Mightier Than The Pen

Making The World A Bitter Place

Don’t Ask, Don’t Tell

with one comment

Since the “Don’t Ask, Don’t Tell” policy in the US military has received so much media coverage in recent weeks, months and years, I thought it germane to note that we, too, have a policy by that name, and that perhaps other parents might want to post the elements of this policy around the house for the offspring to review, then ignore at will.

Because that’s what they do. They would not be independent beings if they blindly performed every little task we ordered them to. They would not generate such vicarious pleasure if obedience and proper behavior were to be expected. If they actually cleaned up after themselves after, say, missing the toilet in such a way that the mechanics of the incident remain scientifically inexplicable, we would not notice. It must be thus.

That does not stop us from expecting the best from them at all times. I am pleased to present, therefore, Thag’s Don’t Ask, Don’t Tell policy:

Don’t ask:
1. For a snack unless you are prepared to accept an apple or carrot.
2. The same goddamn question again and again and again.
3. For pizza for every single meal.
4. To stay home from school. Not happening.
5. For more clothes. You have more than enough.
6. Why that person is so fat, unless you do so in a very, very soft voice. So soft that not even I will hear you.
7. For dessert until everyone else has also finished eating.
8. Me to help you find something unless you have looked ABSOLUTELY EVERYWHERE.
9. For a band-aid unless it’s for a band-aid-appropriate injury. The following injuries do not qualify: Invisible scratches; bruises; mosquito bites; soreness; nonexistent wounds.
10. For anything we have already told you you will not get, in the hope that we will forget that we revoked that privilege as a result of something you did.
11. Any question at all to which you already know the answer, but are just looking for the security of getting the response you expected. You will not like the response you get, so don’t ask it.

Don’t Tell:
1. On your siblings unless they are doing something dangerous.
2. Anyone they’re fat.
3. Me you weren’t doing anything when I clearly saw you or heard you engage in an activity I’ve told you at least four billion times, in the last three days alone, not to do.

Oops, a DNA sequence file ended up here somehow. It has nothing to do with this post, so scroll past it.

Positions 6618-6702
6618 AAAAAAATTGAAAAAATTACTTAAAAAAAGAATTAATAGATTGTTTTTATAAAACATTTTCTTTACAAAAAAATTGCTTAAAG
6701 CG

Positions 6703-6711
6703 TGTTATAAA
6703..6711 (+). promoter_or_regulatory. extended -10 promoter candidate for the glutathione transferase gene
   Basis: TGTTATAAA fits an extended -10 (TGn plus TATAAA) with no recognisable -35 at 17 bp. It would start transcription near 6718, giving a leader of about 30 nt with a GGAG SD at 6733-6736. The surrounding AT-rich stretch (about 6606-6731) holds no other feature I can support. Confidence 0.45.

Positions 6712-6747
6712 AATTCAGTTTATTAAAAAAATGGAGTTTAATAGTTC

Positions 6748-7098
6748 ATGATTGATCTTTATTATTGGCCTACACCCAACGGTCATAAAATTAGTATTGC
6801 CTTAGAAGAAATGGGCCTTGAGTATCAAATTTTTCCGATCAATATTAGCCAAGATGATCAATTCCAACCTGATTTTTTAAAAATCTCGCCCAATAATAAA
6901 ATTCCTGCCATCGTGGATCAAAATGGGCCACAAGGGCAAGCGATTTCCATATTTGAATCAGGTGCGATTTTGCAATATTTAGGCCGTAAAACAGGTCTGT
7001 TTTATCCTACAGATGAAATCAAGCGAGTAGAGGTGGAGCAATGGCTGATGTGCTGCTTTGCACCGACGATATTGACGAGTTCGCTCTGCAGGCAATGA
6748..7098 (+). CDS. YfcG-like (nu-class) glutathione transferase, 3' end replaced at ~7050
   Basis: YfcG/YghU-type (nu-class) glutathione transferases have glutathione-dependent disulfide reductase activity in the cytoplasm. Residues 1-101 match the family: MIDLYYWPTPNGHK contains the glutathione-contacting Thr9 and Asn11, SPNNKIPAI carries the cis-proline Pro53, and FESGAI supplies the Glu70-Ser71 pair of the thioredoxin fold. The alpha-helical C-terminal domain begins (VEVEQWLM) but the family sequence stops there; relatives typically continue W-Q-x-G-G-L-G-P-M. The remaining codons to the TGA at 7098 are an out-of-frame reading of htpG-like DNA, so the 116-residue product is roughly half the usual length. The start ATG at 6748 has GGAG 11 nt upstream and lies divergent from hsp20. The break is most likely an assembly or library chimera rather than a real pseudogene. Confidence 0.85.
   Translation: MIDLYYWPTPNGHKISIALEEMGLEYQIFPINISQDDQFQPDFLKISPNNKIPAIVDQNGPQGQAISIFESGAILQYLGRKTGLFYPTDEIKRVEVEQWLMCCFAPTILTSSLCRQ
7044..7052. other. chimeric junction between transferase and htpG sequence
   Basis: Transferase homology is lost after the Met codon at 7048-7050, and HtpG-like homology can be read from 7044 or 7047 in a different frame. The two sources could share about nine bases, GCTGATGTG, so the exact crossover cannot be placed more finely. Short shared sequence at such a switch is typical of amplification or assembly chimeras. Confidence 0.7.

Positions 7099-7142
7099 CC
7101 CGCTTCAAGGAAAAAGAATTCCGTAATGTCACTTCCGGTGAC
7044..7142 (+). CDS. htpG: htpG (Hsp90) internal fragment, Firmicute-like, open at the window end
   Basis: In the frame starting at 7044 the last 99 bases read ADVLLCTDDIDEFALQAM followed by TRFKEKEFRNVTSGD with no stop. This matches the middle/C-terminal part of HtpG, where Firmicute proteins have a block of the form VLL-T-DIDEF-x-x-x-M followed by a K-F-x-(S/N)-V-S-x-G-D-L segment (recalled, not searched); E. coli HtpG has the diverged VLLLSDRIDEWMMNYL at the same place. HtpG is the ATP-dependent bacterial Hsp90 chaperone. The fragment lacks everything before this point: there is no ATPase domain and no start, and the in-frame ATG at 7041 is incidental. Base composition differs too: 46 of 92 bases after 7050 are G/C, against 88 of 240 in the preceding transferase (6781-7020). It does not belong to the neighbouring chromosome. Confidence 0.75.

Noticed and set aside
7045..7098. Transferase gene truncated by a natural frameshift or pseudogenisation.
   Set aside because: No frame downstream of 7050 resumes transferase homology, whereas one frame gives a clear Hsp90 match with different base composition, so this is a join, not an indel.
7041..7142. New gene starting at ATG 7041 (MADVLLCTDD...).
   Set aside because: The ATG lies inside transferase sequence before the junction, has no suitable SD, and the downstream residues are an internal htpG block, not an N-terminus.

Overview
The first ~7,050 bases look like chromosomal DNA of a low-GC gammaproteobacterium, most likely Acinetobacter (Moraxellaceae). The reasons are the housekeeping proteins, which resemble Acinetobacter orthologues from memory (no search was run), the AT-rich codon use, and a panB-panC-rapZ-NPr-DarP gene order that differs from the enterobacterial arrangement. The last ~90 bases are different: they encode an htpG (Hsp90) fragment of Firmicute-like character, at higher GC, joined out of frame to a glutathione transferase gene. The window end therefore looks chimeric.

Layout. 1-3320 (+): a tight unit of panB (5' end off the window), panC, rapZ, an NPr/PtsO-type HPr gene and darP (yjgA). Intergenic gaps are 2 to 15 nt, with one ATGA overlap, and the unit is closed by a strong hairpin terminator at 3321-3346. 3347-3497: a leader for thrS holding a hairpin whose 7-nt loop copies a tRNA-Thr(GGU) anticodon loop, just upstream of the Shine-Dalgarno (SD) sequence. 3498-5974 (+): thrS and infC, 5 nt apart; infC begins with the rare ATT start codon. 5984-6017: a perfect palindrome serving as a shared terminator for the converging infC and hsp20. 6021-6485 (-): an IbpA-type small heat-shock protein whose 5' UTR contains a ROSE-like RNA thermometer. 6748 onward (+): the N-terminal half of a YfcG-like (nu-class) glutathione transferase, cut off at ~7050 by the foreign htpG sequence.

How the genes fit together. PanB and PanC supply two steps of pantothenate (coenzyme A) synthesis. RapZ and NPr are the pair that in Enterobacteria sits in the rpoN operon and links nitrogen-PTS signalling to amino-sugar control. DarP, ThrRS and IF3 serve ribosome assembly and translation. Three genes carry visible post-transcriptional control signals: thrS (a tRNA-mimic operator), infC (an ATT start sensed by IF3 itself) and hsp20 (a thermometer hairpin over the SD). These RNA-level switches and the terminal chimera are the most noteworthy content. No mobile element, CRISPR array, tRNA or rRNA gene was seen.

4. Me you couldn’t hear me when you simply weren’t listening.
5. Your innocent younger siblings anything other than the unvarnished truth. Or your older siblings. Or your parents. Or anyone.
6. Your mother you’ll be back home at five unless you really WILL be back home at five, which means leaving your friend’s house a good bit BEFORE five to ensure that you get home on time.
7. Me to do your laundry because you have no clean clothes. In our society, we have this concept called “respect” that calls for making requests, not demands, especially when demands will make me simply say, “No.” You will find this mode of communication extremely helpful with anyone who holds any power whatsoever over you.
8. Your friends that your father has a secret identity as a superhero. Even if true, it only invites unwanted attention and makes my life more difficult. Goes-Eight-Months-At-A-Time-Without-Showering-Man cannot perform his duties with all that distraction.
9. Solicitors at the door or on the phone that we are available.
10. Me you’re not hungry right after I prepared you the food for which you just asked. Tough.
11. Me you won’t when I insist you will, or vice versa.
12. Me something happened accidentally when it happened because you were touching or playing with something not yours.
13. Me about anything less urgent than life-threatening danger before 6 in the morning, and even then, it might depend whose life.

Other policy elements shall be issued from time to time; please note them and internalize them. Other parents are naturally welcome to develop their own policies, as well as to suggest additions or amendments to the one delineated above. Just not before six in the morning.


Written by Thag

September 13, 2010 at 8:16 pm

One Response

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  1. that’s a keeper. nicely done


    September 15, 2010 at 3:33 am

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